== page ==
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Research In Motion launched its long-awaited BlackBerry 10 operating system Wednesday in a bid to remake the smartphone company and return to its former mobile market glory.
RIM President and CEO Thorsten Heins introduced BlackBerry 10, as well as two new devices, at a launch event in New York and demonstrated many of the new features and changes for the BlackBerry platform. Heins talked about the evolution of mobile computing and how personal and professional functionality are converging as devices become more connected. "We will be the leader in connecting you to the Internet of things," he said.
Some of the biggest changes for the BlackBerry OS are around multi-tasking and applications. One of the most important new features for BB10 is BlackBerry Flow, which allows users to easily move from different apps and features without quitting them altogether. In addition, BlackBerry Peek gives users the ability to "slide" the touch screen from an app to a home screen in order to check notifications.
The previously announced BlackBerry Balance, meanwhile, creates two profiles -- one for personal use, and one for work -- and keeps the data and applications separate but also lets users seamlessly switch from one profile to another. Another enterprise feature, BlackBerry Remember, combines memos, calendar items, tasks and other time-sensitive data into one experience so users can better manage their data.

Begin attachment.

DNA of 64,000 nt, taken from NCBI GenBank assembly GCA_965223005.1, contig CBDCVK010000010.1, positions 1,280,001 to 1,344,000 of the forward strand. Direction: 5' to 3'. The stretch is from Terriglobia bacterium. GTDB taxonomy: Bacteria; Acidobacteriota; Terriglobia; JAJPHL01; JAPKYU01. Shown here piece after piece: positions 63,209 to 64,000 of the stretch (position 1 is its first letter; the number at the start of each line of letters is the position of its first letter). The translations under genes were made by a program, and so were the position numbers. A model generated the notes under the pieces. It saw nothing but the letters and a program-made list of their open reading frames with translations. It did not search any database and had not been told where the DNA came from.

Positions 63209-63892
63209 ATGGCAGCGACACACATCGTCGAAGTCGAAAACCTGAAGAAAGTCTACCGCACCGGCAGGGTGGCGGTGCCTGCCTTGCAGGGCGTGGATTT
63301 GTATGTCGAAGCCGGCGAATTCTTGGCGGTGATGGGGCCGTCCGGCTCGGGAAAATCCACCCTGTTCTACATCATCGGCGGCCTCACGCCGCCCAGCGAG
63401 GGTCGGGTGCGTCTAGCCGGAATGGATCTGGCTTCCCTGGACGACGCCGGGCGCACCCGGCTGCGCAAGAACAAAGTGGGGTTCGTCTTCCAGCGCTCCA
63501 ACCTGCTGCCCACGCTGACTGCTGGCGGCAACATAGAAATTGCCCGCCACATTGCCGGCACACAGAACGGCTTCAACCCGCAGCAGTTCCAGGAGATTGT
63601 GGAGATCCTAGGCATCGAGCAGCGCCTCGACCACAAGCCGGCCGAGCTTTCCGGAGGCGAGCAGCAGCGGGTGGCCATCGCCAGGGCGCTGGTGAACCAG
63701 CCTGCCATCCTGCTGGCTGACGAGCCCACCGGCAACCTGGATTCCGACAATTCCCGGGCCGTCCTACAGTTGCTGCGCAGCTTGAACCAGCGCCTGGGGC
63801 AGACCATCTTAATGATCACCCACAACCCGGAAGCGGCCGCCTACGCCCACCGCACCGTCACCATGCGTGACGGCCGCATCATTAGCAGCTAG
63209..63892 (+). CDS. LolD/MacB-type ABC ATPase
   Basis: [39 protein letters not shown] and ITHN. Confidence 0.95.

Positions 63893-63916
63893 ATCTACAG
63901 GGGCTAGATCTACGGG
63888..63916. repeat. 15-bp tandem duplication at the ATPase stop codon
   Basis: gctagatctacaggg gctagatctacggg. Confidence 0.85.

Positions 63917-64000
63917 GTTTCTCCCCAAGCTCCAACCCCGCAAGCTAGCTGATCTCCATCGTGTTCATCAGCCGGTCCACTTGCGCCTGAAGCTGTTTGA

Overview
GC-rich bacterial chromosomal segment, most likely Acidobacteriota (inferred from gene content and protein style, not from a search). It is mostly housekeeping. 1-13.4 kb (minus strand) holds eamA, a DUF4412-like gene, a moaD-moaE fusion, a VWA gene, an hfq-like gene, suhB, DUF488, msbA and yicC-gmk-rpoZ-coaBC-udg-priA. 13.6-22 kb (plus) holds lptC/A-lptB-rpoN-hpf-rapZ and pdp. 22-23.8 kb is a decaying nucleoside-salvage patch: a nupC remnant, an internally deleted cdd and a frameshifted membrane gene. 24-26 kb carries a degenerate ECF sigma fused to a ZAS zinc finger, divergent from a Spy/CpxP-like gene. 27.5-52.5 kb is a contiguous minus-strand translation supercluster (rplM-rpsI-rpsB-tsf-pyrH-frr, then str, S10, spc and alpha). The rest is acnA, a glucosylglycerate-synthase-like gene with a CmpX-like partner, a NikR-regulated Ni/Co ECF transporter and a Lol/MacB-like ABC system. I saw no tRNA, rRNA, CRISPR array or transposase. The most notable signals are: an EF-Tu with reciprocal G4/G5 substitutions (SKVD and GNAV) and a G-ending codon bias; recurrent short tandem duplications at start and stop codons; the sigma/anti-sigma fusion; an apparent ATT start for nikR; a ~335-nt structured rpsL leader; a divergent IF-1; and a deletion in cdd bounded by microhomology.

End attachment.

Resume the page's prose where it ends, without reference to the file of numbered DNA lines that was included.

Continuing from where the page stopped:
As for multimedia features, the new BlackBerry Messenger now comes with Screenshare, which gives BlackBerry users the ability to share their entire screens with one another. TimeShift, another new feature, allows users to fine-tune their photos by taking multiple pictures before and after they actually snap the photo, giving them the ability to fine-tune photos by moving backward or forward in time. And for multimedia editing, BlackBerry 10 has Story Maker, an app that lets users combine and edit photos, video and music into shareable HD movies or presentations.
Along with new features, RIM emphasized mobile applications and developer support. Alec Saunders, vice president of developer relations for RIM, said the company made developer outreach a priority for BB10 and met with software designers from all over the world during the construction of the OS. "We've literally been to every continent on the planet, except for Antarctica," Saunders said, adding, "There are no developers there."
As a result, Saunders said there's "a huge wave of support" for BB10 from the developer community, which had been a key issue for RIM in recent years. Martyn Mallick vice president of global alliances and business development for RIM, said BB10 has more than 70,000 apps at launch, which he claimed was more than any other first-generation software release. "With the momentum we've built, we'll continue to see thousands of apps added each week."